But how I ask you can I live with rats and dogs and beetles crawling through me day and night, drowning and gasping, scratching at me, tugging me, urging me deeper and deeper into revelation–how? We are not made for revelation, I want to cry out, nor I nor you, my Philip, revelation that sears the eye like staring into the sun.

If this is the final “Lesson,” then the object of the lessons has been Costello herself. She has not practiced literary criticism or philosophy over the course of the book, but has she practiced literature? If so, what price has she paid for it? Hofmannsthal gave us the image of a man overwhelmed with profundity that transcended language, yet he expressed it so eloquently that it was easy to believe him. Whatever profundity that Costello has private access to, she is unable to express it: not through misinterpreting other people’s works, not through angry screeds, not through interpersonal relationships. Yet it clearly causes her torment, and for this she does deserve our sympathy. I think that this is what separates Coetzee’s book from the seemingly endless river of literature portraying writers in various states of breakdown and uncommunication: given the abnormality of the writer, he is more willing to see writers in the context of societal normality rather than placing them at the center. Elizabeth Costello is ultimately a portrait of a marginal figure, and her inner pain seems all the more disproportionate for it.

The book also appears to indict much writerly discourse, yet other people over the course of the book speak quite cogently, usually when calmly destroying Costello’s arguments. No, the problem is quite clearly with Costello herself, and since we are never given evidence of Costello’s prior writing talent, it’s impossible to say whether her reputation is deserved. No doubt she is unique and uniquely tormented, but what of it?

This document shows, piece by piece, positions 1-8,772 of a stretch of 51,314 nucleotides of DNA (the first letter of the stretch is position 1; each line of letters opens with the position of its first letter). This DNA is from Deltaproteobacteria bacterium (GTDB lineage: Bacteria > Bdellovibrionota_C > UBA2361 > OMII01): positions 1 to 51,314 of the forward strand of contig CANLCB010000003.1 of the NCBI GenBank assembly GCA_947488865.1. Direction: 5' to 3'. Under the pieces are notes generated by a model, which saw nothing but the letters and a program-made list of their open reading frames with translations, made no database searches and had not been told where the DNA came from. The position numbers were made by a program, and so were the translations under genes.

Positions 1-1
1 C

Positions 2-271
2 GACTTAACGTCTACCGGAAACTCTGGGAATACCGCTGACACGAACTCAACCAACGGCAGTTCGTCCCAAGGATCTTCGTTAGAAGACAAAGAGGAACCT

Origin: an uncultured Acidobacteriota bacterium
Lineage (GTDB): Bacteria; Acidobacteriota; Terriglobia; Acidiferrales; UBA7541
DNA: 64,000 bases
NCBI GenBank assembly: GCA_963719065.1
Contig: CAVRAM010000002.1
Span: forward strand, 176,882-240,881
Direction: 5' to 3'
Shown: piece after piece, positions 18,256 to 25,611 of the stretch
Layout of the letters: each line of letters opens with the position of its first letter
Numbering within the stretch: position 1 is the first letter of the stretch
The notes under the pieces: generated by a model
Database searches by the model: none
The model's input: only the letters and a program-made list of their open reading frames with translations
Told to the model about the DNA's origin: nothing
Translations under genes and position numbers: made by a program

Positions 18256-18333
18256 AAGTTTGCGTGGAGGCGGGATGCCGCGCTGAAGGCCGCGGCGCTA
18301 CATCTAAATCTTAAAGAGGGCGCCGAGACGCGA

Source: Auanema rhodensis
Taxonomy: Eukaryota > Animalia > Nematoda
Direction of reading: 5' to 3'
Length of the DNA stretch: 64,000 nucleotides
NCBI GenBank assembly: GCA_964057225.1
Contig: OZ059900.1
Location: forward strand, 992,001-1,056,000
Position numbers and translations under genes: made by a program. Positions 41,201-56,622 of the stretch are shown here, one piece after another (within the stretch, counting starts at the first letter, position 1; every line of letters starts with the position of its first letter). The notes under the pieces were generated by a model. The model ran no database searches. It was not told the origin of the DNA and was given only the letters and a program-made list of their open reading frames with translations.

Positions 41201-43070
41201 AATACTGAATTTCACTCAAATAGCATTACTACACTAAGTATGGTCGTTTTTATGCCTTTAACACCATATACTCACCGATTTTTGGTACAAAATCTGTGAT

Throughout the book, people make the mistake of engaging in discourse with Costello to no positive effect. Perhaps Coetzee wishes to separate literature from the realm of debate, saying that writers are not the sort to participate in argument. They are best left alone to write their books, which then the public can make sense of. But beyond that, Coetzee makes a statement on how dangeous it is to take authors at their intent and at their literal meaning, as well as point out how authors can be their own worst advocates. Coetzee in his essays reads for subtext and subtlety, often questioning the placement of an idea in a literary work rather than engaging with it. With Elizabeth Costello, he has written a work that acts as a warning, since considering Costello’s ideas only leads to silliness and frustration.

The reaction of people to the book–predominantly a willingness to take Costello’s views seriously, as no critic other than Herford mentions Costello’s series of grotesque misreadings of other authors–seems to confirm Coetzee’s concerns. But Coetzee is not so monolithically harsh, since the book is simultaneously a portrait of the vacant inside of one of these authors, and her inability to believe anything truly. Is this, asks Coetzee, who we want to argue with and interpret? Is it wise to hold up the figure of the author and deem him or her a seer, a prophet, or a truthteller? No, better to treat the books autonomously and dispense with the author.